HP Support Forums
Join in the conversation.
11-15-2011 01:36 AM - edited 11-15-2011 02:38 AM
Hi! I am needing to replace my video card. I have an
HP Pavilion Elite m9040n
Windows 7 OS 32 bit
NVIDIA GeForce 8600 GS PCI Express x16 256 MB
Power supply is a 300W.
Unfortunately the graphics card crashed and I have the blue screen of death!!! I am a gamer (nothing hard core! just play A LOT of Guild Wars)and I am new to computer hardware replacement. Can I upgrade to a faster graphics card? If I can what would you recommend?
I have been reading about the differences of a PCIe and a PCIe 2.0 but I am still confused on the differences. The computer world is a little overwhelming at the moment but I am willing to learn!
Thanks for your help!
11-15-2011 10:18 AM - edited 11-15-2011 10:29 AM
I would recommend you get a nVidia card since your model originally came with the 8400 GS.
You will need to get one that works within the limits of your power supply (300W).
You will be able to run a PCIe 2.0 card in your PC just fine, so no worries there.
Here's a listing of nVidia cards. Look on the details tab for the specs/power requirements.
You may find this one considerably better than what you had. Doesn't list P/S requirements though.
However one of the reviewers stuck this card in a Dell 530s (which I have -- should I admit that on our HP forum? ) and it only has a 250W P/S.
Good price with the rebate too!
11-15-2011 05:29 PM
Thanks for responding... I thought that nVidia was a brand name like Sony or Panasonic.. Is it set in stone that I must replace the graphics card with a nvidia chipset? (read "chipset" on the newegg site description) What is a chipset? What does it do? Is it important?
What was meant by stream processor? Some have 32 some have more???
What is the difference between a PCIe and a PCIe 2.0????
Can I run a graphics card that uses DDR3 when my machine uses DDR2????
I found this..... Would this work?? Here are the specs...
Product Name : XFX Nvidia GeForce 9500GT 1GB Graphics Card
- Model V-T95G-ZAFG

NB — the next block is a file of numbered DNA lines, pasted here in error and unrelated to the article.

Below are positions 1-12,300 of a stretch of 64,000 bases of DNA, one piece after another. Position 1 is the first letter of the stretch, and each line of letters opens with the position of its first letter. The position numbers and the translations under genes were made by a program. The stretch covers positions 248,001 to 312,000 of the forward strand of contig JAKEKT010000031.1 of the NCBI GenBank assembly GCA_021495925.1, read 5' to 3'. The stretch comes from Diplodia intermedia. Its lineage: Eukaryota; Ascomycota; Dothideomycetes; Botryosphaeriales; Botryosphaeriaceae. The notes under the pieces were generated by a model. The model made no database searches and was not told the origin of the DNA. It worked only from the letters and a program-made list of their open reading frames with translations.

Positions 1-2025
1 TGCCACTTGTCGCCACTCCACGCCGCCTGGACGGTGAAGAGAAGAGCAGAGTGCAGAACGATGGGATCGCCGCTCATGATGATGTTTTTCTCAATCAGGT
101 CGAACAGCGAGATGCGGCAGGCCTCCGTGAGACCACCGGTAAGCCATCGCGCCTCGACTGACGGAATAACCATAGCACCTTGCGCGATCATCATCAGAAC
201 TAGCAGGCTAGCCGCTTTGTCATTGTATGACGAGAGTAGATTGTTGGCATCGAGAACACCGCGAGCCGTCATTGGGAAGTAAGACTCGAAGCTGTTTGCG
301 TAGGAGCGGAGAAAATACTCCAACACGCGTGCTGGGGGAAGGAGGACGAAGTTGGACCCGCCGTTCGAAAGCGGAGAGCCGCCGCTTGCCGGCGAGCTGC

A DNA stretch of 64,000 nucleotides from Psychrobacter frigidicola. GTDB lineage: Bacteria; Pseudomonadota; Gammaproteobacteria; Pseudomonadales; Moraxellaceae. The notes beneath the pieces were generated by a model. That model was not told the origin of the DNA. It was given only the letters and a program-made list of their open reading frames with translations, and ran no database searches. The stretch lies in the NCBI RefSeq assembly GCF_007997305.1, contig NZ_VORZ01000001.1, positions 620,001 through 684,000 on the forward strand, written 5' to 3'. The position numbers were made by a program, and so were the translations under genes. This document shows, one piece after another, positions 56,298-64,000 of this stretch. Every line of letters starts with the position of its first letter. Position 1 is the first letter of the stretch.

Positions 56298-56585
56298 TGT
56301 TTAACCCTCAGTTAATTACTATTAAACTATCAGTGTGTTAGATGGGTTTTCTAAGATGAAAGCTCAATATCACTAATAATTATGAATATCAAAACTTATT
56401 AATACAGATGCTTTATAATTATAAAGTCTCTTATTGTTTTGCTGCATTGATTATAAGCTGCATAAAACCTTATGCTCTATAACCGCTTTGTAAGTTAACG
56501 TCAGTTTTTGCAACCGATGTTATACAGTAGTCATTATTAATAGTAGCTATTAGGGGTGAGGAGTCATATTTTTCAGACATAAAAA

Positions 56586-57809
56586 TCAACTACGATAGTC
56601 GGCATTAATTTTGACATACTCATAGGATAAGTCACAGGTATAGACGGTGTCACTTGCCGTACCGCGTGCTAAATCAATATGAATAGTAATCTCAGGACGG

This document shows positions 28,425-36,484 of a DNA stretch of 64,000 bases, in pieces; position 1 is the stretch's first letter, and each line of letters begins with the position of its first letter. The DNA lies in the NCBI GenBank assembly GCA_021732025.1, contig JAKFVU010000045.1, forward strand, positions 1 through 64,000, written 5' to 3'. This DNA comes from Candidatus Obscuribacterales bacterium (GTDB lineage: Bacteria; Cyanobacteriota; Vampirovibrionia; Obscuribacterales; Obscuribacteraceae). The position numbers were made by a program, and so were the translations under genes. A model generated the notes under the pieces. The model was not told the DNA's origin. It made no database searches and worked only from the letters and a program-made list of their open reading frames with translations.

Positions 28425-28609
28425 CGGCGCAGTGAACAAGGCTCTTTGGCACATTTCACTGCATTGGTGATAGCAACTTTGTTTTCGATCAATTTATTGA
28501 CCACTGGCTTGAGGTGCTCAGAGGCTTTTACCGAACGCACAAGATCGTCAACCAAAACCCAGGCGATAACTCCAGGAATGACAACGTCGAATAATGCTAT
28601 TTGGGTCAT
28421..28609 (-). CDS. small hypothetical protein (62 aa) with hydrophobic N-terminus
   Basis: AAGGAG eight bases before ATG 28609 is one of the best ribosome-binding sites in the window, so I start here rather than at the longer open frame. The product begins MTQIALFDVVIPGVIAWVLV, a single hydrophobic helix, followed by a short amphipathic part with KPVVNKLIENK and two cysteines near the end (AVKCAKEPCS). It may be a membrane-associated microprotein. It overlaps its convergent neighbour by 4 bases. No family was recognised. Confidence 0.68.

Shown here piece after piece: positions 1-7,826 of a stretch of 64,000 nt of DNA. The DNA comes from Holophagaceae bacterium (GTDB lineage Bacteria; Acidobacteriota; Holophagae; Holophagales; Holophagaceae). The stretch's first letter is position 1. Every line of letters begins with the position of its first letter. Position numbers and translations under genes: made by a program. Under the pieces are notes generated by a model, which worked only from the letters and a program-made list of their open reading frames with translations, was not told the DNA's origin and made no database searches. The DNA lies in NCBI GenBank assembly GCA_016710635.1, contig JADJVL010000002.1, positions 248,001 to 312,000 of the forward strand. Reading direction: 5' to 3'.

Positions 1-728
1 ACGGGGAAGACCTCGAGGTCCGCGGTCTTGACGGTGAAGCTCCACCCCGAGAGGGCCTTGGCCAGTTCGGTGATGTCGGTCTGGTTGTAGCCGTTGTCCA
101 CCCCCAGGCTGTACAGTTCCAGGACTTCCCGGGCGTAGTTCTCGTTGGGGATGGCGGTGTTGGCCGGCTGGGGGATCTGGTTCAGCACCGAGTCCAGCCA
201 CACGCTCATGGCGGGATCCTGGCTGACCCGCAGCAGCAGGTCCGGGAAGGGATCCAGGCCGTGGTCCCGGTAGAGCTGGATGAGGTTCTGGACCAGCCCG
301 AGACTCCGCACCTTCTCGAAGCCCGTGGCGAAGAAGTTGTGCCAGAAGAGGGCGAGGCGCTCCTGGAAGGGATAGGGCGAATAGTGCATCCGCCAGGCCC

-Interface : PCI Express 2.0 x16
-Chipset Manufacturer : NVIDIA
-GPU : GeForce 9500 GT
-Core Clock : 550MHz
-Stream Processors :32
-Effective Memory Clock : 800MHz
-Memory Size : 1GB
-Memory Interface : 128-bit
-Memory Type : GDDR2
-DirectX : DirectX 10
-OpenGL : Open GL 2.1
-Ports : 1 x DVI-I (dual link) - 29 pin combined DVI 1 x HDTV output
-Max Resolution : 2560 x 1600
-HDCP compatible -Yes
Sorry for all of the questions.. so new to this world! (and lovin it!)
11-15-2011 05:33 PM - edited 11-15-2011 05:34 PM
Are you aware of this issue pertaining to the NVIDIA 9500? NVIDIA GS9500 replacement program. I would stay clear of the NVIDIA 9500 video card.
11-15-2011 05:56 PM
nVidia is the manufacturer of the video chip (GPU). Then there are various video card manufacturers that make video cards using the chip.
Big Dave points out the 9500 has issues. I didn't know that but I didn't recommend the 9500 because I saw that the cards I looked at needed more than 300W to work.
You can try an AMD Radeon if you want. But you may have a hard time finding a card that only takes 300W.
You can read this article and you will have all you ever wanted to know about PCIe versions.
General info on video cards.
11-15-2011 06:42 PM - edited 11-15-2011 06:44 PM
The below video cards will work with the 300 watt power supply in your PC:
$50---->NVIDIA GT 430 9.6 GB/s
$65---->NVIDIA GT 520 8 GB/s
$80---->NVIDIA GT 440 25.6 GB/s
$130-->NVIDIA GT 545 73 GB/s ----> might be hard to find but perhaps only in the store
Review the NVIDIA performance specifications. Look at the memory bandwidth specifications and the DirectX level support.
The GT 440 might be your best choice.
An older but excellent video card is the NVIDIA GT 240 1GB DDR5. This card doesn't support DirectX 10 which is optionally used in some of the newer PC games but it is an excellent performer.
Until you get a video card, you could remove the video card and use the on board video processor that is integrated into the motherboard.
11-16-2011 01:20 PM
How hard is it to replace the power supply? Can I do it myself? How do I know the max of a power supply that my computer will support? Would it be worth it to help with the choice of a graphics card?
Thanks for helping me become a more informed consumer!
11-16-2011 04:18 PM
These HP "how-to" articles should explain the procedures that are required to add and replace hardware.
If you are not comfortable with the HP "how-to" information then I recommend that you take your PC into a competent local PC repair shop.